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TC's Andrew Gordon is Honored by the National Academy of Kinesiology

Andrew Gordon, Professor of Movement Sciences and Director of TC's Center for Cerebral Palsy Research, has been elected an Active Fellow in the National Academy of Kinesiology (NAK).

Andrew Gordon, Professor of Movement Sciences and Director of TC’s Center for Cerebral Palsy Research, has been elected an Active Fellow in the National Academy of Kinesiology (NAK).  The NAK has a maximum of 150 Active Fellows.

“This recognition is a testament to Andy's many years of productive scholarship and his influence on the field,” said Stephen Silverman, Professor of Education, Chair of TC’s Department of Biobehavioral Sciences and himself a NAK Fellow.

Gordon has championed an approach called Hand-Arm Bimanual Intensive Therapy (HABIT) which requires children with hemiplegia – a severe weakness in the limbs resulting in very low dexterity on the affected side of the body – to make equal use of their weak-side limbs. Working with Kathleen Friel, a neurobiologist at Columbia medical School, he has  documented gains in children’s mobility following just three and a half weeks of daily bimanual therapy. Gordon and Friel are also seeking evidence of “brain plasticity,” or the development of new neural pathways in response to rehabilitation.

Together with Marco Santello, a professor of biomedical engineering at Arizona State University, Gordon recently received a $640,000 grant from the National Science Foundation to expand studies of the intricate sensory and cognitive connections between the brain and the hands. New discoveries about such connections could benefit people with neurological disorders such as cerebral palsy and Parkinson’s disease and cerebral palsy, as well as those who need prosthetic hands.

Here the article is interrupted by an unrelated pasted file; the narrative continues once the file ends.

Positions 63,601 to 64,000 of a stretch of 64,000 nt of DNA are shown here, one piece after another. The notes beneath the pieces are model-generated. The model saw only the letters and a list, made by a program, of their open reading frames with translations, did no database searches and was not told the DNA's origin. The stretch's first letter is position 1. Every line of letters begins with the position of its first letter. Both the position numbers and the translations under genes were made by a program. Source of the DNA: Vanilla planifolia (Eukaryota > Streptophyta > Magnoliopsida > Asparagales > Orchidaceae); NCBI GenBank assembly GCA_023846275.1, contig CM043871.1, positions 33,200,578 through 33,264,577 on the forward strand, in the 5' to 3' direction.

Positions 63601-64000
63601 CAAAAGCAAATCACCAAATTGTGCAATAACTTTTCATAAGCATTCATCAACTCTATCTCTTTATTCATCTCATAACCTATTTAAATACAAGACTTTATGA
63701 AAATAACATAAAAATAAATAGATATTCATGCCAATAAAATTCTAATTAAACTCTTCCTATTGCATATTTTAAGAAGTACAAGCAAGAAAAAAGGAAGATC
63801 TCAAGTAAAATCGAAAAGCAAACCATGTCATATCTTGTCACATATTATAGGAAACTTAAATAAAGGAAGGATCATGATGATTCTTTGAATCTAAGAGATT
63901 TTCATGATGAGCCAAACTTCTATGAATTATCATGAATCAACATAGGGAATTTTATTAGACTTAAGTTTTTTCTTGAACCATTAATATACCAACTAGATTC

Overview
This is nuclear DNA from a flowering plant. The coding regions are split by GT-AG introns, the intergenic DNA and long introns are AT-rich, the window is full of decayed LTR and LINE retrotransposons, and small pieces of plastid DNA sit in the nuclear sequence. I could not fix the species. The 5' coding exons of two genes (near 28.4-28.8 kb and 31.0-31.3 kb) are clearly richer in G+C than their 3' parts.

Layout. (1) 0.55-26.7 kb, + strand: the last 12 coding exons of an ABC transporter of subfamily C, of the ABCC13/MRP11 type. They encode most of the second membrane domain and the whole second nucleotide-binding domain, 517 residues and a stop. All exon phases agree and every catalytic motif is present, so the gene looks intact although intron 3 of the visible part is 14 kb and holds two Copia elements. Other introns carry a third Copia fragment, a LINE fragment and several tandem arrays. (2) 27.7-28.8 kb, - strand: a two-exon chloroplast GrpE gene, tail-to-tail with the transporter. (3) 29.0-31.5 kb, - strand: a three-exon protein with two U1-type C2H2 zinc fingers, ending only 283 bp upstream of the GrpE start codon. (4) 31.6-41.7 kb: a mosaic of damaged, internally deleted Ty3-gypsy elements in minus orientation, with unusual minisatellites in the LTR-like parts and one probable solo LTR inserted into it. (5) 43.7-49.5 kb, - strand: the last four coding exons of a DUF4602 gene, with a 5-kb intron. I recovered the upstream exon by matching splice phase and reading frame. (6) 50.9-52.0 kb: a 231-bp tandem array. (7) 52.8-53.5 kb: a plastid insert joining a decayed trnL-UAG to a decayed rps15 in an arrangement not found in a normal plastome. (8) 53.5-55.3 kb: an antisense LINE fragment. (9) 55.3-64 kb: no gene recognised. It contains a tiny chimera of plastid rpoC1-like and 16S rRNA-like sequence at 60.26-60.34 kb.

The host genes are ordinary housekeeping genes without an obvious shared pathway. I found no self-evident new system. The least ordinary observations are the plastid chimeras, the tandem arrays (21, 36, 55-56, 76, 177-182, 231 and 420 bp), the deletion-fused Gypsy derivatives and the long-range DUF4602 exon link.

Published Thursday, May. 10, 2012

TC's Andrew Gordon is Honored by the National Academy of Kinesiology


Andrew Gordon, Professor of Movement Sciences and Director of TC’s Center for Cerebral Palsy Research, has been elected an Active Fellow in the National Academy of Kinesiology (NAK).  The NAK has a maximum of 150 Active Fellows.

“This recognition is a testament to Andy's many years of productive scholarship and his influence on the field,” said Stephen Silverman, Professor of Education, Chair of TC’s Department of Biobehavioral Sciences and himself a NAK Fellow.

Gordon has championed an approach called Hand-Arm Bimanual Intensive Therapy (HABIT) which requires children with hemiplegia – a severe weakness in the limbs resulting in very low dexterity on the affected side of the body – to make equal use of their weak-side limbs. Working with Kathleen Friel, a neurobiologist at Columbia medical School, he has  documented gains in children’s mobility following just three and a half weeks of daily bimanual therapy. Gordon and Friel are also seeking evidence of “brain plasticity,” or the development of new neural pathways in response to rehabilitation.

Together with Marco Santello, a professor of biomedical engineering at Arizona State University, Gordon recently received a $640,000 grant from the National Science Foundation to expand studies of the intricate sensory and cognitive connections between the brain and the hands. New discoveries about such connections could benefit people with neurological disorders such as cerebral palsy and Parkinson’s disease and cerebral palsy, as well as those who need prosthetic hands.


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